The liberal Center for American Progress (CAP) program group has made the same point in a report released this month titled “Oops, I Lost the Airport.”
The report found that 106 airport flight towers could be shut down if the sequestration is not avoided, which CAP argued would effectively close many smaller airports.
“Under the terms of the 2011 law dictating the cuts, FAA officials will be unable to shield air traffic control (or any other FAA-funded service) from cuts,” the CAP report said. “To minimize disruption at major airports, therefore, FAA officials will likely be forced to cut air traffic service at airports where they would have the least impact on the traveling public — the smaller airports.”
CAP Senior Fellow Scott Lilly said Friday that the FAA could avoid closing airports by reducing the number of overall flights in the United States.
“There are currently about 70,000 flights per day monitored by the FAA controllers,” Lilly wrote in a blog post on the CAP website Friday. “The number of controllers who must be cut is 12 percent rather than only 9 percent because Congress mandated that these cuts begin on Jan. 2, a quarter of the way through the fiscal year. But if you randomly cut back the number of takeoffs and landings by 12 percent, you would not necessarily reduce the number of controllers required to run the system unless you reduce the time that planes can be in the air.”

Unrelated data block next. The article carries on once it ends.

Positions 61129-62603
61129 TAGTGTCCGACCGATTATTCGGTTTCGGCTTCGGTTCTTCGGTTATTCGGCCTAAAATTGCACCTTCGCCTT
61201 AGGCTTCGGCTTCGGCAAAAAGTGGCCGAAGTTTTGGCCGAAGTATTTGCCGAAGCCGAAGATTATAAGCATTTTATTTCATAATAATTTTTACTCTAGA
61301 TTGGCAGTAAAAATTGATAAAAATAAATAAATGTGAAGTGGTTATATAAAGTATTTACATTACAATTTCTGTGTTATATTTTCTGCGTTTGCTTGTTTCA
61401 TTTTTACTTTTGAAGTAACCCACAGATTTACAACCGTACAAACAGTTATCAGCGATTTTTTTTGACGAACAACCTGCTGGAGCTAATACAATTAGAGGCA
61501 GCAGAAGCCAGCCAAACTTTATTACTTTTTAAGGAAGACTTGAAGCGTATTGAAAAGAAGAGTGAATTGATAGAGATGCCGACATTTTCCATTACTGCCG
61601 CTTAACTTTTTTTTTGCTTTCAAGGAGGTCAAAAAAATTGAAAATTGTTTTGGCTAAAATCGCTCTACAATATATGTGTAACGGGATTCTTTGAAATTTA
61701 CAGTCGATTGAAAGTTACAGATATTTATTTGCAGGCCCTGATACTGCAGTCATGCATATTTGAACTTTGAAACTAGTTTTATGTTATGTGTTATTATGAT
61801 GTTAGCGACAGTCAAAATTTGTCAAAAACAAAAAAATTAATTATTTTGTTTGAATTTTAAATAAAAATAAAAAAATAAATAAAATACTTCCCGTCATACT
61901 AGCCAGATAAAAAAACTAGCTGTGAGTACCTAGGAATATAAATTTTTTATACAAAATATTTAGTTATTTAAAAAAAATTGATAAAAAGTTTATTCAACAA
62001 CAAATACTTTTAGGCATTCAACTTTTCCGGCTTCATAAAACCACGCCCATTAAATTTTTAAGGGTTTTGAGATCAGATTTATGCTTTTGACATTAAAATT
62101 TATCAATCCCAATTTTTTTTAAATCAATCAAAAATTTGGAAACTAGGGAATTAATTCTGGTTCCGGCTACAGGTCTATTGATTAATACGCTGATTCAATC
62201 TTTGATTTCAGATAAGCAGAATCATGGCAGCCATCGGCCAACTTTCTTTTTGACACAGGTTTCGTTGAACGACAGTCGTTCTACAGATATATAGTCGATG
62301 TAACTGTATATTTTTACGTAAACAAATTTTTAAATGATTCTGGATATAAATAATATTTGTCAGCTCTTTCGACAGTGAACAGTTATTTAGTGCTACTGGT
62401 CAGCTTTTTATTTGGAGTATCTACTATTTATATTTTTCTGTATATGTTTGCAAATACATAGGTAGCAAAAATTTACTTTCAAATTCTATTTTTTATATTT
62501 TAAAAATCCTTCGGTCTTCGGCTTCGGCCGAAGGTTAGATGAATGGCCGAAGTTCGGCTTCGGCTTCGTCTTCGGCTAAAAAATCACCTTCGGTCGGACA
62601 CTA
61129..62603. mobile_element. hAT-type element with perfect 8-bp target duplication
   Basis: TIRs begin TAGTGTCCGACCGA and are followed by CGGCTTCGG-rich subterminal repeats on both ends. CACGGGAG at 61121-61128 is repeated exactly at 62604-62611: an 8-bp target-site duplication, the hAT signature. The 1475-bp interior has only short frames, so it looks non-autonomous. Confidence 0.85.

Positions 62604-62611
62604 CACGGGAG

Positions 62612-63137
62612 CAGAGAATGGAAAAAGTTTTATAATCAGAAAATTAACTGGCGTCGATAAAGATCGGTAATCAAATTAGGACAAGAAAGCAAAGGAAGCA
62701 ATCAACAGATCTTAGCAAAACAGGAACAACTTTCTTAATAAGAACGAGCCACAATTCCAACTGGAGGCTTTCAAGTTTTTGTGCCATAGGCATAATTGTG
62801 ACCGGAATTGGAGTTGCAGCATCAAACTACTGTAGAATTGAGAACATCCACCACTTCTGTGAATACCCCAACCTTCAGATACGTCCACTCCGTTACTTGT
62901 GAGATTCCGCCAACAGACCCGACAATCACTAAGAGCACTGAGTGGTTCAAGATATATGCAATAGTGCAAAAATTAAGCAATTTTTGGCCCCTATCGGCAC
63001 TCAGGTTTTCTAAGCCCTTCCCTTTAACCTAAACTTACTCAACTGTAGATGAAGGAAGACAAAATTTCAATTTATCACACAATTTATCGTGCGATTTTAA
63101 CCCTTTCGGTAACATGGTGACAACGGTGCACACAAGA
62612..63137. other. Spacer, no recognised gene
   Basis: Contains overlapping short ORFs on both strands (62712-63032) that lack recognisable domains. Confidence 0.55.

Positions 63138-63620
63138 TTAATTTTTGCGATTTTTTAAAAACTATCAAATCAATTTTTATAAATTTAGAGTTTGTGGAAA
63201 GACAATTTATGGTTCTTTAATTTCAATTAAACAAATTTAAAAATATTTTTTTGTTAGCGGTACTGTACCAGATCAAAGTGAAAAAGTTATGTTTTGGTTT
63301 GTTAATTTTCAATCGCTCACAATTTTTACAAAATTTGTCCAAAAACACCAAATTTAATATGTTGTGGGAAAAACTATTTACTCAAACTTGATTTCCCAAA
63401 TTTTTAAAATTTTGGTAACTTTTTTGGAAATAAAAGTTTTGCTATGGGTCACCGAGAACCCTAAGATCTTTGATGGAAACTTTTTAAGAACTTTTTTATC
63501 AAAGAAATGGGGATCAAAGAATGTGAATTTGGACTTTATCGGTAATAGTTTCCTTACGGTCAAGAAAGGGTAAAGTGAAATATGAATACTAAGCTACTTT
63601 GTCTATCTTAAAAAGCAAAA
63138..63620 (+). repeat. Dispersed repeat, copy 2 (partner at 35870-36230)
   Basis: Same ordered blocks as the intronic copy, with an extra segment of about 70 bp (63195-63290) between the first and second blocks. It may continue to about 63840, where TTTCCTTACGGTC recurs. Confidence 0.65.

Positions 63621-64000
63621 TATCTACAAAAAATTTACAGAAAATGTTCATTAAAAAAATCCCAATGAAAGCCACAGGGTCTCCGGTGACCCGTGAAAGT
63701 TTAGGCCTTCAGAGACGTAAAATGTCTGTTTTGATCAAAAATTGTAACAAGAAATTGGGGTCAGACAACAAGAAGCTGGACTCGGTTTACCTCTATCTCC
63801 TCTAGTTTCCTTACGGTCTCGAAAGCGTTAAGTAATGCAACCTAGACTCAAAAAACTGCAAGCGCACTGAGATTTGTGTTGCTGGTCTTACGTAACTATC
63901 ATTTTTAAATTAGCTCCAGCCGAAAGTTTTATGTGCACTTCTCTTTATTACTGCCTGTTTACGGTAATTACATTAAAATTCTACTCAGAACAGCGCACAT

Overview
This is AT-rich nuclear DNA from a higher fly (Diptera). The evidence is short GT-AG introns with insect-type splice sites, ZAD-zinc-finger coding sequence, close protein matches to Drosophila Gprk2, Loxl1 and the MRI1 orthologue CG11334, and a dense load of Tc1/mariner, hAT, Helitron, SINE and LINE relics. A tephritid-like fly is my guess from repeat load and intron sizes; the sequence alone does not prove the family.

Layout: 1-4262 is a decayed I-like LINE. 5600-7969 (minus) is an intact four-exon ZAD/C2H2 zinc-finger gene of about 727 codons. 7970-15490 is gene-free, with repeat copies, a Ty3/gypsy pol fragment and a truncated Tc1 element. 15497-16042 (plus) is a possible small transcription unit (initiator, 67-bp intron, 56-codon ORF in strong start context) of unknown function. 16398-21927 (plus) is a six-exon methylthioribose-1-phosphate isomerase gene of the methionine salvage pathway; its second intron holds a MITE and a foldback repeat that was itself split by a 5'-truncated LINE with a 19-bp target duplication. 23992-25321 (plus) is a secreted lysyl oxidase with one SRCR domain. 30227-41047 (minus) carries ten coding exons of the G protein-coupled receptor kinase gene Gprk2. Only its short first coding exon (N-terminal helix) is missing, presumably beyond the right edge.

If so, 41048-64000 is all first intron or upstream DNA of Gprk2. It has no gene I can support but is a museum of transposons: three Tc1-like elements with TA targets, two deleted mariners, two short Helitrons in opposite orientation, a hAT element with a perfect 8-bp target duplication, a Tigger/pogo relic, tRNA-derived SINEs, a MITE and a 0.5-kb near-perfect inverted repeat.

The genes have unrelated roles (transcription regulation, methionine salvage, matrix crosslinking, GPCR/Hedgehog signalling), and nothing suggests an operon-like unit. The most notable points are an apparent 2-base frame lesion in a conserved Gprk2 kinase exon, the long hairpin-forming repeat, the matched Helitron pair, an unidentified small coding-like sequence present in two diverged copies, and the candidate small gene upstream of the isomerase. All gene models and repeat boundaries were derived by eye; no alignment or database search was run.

But Lilly said cutting back the number of planes in the sky would be “would actually be less disruptive."
“Eliminating the 70,000 flights that would have otherwise taken place on each of those 33 days would force about 66 million passengers to seek other arrangements,” he said.
By contrast, Lilly said, closing flight towers at smaller airports "would affect about one-third as many passengers even if all commercial passenger flights were canceled."